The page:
My daughters and I are in full preparation mode for Spring planting.Besides planting seedlings and drawing up our intricately detailed maps for the two gardens, this year involves the girls having their own compost bins. Rather than divide our efforts with smaller bins that would simply feed into our larger urban composter out back, we decided they would experiment with direct composting, and to that end, keeping their own small bokashi compost systems.
Augmenting With Bokashi Compost
Bokashi composting is similar to the traditional compost bin bio-digestor method with a just few critical variations. In this way, the decomposition of organic material is centered around a fermentation process, where feeder material is added to a closed container and allowed to stew about in anaerobic bliss. With the addition of the bokashi inoculate EM-1 and a fermenting grain such as rice, oats, or bran, the system pickles food waste in half the time as an aerobic process and produces an easily harvested compost tea that can be used on houseplants as well. Any organic material can be used, including meats, as the closed fermentation deals with any obnoxious odor.
Single Bucket System
My 7-year-old opted to start her bokashi compost using the single bucket method. After a trip to our local hardware store she has a manageable 5-gallon food grade bucket with a tight fitting lid sitting by the back door. For panache, she drew lilies and monarch butterflies around the sides, ensuring her sister doesn’t mix up the bins. After every meal, she empties any plate scraps, minus bones, into the bucket and adds a sprinkle of the bokashi mix. After the bucket is filled, we’ll haul it out to the garden to spread the love.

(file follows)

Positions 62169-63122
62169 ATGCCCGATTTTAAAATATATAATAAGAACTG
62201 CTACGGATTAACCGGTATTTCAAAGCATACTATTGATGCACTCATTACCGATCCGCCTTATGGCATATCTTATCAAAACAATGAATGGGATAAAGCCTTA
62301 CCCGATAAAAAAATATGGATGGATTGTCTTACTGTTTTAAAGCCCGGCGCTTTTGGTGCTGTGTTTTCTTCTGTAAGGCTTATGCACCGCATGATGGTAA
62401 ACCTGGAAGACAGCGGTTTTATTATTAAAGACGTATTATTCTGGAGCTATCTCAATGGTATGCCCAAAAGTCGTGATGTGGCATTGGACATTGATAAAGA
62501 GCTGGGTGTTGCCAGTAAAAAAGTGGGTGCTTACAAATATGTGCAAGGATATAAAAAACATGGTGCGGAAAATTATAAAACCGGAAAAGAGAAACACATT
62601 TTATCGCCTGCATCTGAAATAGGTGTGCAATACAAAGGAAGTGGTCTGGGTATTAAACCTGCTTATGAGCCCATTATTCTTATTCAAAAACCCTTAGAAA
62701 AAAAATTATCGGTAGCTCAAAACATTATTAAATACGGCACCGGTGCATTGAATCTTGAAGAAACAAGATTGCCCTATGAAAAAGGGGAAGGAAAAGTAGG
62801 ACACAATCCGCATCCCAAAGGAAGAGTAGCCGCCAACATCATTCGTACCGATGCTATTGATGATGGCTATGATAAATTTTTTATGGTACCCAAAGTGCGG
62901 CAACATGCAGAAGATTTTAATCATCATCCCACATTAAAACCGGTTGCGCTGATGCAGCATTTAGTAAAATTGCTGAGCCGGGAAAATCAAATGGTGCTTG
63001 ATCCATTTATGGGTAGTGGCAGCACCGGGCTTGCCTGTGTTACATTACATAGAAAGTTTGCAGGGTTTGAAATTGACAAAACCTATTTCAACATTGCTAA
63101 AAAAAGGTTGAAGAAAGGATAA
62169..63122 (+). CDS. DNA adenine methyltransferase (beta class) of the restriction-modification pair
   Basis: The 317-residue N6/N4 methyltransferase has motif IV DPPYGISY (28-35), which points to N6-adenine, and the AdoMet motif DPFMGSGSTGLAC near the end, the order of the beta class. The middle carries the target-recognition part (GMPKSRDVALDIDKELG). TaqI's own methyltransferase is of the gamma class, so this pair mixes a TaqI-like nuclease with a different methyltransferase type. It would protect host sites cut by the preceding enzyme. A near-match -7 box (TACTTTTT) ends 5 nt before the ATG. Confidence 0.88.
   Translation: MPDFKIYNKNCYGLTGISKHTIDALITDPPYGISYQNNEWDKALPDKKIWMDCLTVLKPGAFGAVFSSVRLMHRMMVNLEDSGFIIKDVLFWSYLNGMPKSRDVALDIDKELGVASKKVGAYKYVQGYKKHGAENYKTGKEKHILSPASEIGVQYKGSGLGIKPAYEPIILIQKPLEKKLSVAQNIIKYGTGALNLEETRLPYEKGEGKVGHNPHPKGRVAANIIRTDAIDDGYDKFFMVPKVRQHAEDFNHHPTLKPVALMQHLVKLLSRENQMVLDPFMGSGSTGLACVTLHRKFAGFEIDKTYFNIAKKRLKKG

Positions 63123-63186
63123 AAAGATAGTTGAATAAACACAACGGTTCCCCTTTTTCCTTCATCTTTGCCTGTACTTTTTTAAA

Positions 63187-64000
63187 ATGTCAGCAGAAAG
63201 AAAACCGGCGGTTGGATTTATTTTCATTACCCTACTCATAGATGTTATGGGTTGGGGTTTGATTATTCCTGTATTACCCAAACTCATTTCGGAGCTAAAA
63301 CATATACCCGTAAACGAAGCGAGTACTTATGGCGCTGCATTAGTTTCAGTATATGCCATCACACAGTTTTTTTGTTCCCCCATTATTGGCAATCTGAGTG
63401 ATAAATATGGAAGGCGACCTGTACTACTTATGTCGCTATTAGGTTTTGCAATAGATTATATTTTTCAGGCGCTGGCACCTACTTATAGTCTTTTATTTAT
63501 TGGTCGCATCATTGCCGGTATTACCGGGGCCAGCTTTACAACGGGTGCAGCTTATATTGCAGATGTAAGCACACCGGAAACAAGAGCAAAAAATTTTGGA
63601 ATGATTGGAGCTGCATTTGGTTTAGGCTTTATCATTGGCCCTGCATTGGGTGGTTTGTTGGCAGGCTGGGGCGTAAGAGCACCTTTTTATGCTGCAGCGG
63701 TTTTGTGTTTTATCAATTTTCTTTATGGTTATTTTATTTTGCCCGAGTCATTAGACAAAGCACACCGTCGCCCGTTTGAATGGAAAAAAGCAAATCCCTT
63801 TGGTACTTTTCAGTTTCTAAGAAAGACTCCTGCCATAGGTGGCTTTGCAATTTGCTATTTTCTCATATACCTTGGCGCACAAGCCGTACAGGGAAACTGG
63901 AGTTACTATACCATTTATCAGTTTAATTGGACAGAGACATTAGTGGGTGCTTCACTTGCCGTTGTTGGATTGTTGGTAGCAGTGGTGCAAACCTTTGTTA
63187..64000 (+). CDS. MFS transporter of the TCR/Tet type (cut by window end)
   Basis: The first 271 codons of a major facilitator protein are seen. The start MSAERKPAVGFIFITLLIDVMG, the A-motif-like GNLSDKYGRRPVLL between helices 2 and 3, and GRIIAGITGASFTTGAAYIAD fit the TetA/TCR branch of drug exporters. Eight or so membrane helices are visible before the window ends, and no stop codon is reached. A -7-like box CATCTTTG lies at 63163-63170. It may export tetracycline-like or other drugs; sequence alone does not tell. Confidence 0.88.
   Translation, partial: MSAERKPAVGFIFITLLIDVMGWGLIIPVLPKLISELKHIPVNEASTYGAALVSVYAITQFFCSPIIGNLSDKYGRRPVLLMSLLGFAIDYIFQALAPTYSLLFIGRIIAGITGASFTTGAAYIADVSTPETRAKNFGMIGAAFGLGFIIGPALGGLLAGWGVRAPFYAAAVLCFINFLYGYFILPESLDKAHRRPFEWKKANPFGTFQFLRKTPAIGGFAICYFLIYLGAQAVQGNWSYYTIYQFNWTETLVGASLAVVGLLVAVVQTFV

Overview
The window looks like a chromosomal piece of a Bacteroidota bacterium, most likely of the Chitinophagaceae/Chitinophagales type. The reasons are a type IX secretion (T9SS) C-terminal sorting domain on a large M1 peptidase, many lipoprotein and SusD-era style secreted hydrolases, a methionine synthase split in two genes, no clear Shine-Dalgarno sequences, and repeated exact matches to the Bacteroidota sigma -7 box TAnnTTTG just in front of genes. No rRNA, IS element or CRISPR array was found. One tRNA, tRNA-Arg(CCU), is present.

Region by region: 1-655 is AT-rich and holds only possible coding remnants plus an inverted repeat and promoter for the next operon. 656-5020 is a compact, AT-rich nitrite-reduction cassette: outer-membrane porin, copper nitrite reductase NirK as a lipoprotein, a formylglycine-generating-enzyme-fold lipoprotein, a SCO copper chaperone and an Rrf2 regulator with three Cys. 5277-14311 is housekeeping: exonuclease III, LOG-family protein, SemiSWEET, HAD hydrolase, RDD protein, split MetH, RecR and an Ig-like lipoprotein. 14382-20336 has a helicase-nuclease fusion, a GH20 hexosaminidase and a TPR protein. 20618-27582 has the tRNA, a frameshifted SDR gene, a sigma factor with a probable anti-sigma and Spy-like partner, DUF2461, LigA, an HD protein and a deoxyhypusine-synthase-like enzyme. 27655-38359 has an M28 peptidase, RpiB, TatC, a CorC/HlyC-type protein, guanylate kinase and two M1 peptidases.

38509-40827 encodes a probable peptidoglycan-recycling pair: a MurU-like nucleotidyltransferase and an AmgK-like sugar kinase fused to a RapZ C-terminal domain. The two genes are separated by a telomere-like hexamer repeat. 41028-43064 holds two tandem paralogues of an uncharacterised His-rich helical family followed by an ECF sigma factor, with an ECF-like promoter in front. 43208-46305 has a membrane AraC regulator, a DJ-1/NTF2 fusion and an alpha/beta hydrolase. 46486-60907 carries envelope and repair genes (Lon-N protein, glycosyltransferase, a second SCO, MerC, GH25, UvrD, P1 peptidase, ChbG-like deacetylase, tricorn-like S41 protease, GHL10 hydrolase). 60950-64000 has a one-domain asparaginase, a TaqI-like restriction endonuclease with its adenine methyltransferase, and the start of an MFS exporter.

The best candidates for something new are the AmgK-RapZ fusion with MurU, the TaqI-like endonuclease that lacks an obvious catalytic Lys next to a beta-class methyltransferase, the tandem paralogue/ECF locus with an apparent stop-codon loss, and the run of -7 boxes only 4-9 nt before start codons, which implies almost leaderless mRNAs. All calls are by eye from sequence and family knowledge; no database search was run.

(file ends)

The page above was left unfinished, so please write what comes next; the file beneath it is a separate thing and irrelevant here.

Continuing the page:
Double Bucket for Tea
My 5-year-old decided to run a double-bucket bokashi compost bin in order to use the tea it will produce. To make one of these, we used two matching food-grade buckets, one slipped inside the other. For the top-nesting composter, I drilled a series of holes along the bottom edge to allow fluids to leak through to a lower collector bin. This second bucket is fitted with a spigot found at our local home brew shop, and every once in a while she’ll open the tap and collect the condensed tea to use on plants around the house. To apply, she adds 1 part tea to 10 parts water, and feeds normally. Already, the ficus looks like it’s been injected with steroids.
Garden Application of Bokashi Compost
The bokashi composted material is added directly to the garden, much like sheet composting. The difference is the bokashi has begun breaking down in the fermentation process and will be completed within 2 weeks. Last week, I dug an 8″ deep trench in a fallow portion of the garden to bury my pickled gold. This depth introduces the nutrients deep where roots will search them out, as well as masking any odors than would otherwise attract animals looking for a good snack. Once it’s time for planting, we will simply position our selected vegetables or flowers over the composting bokashi mix and watch it take off.
We’re expecting huge results in our urban backyard garden this year, and are looking with excitement to our growing season.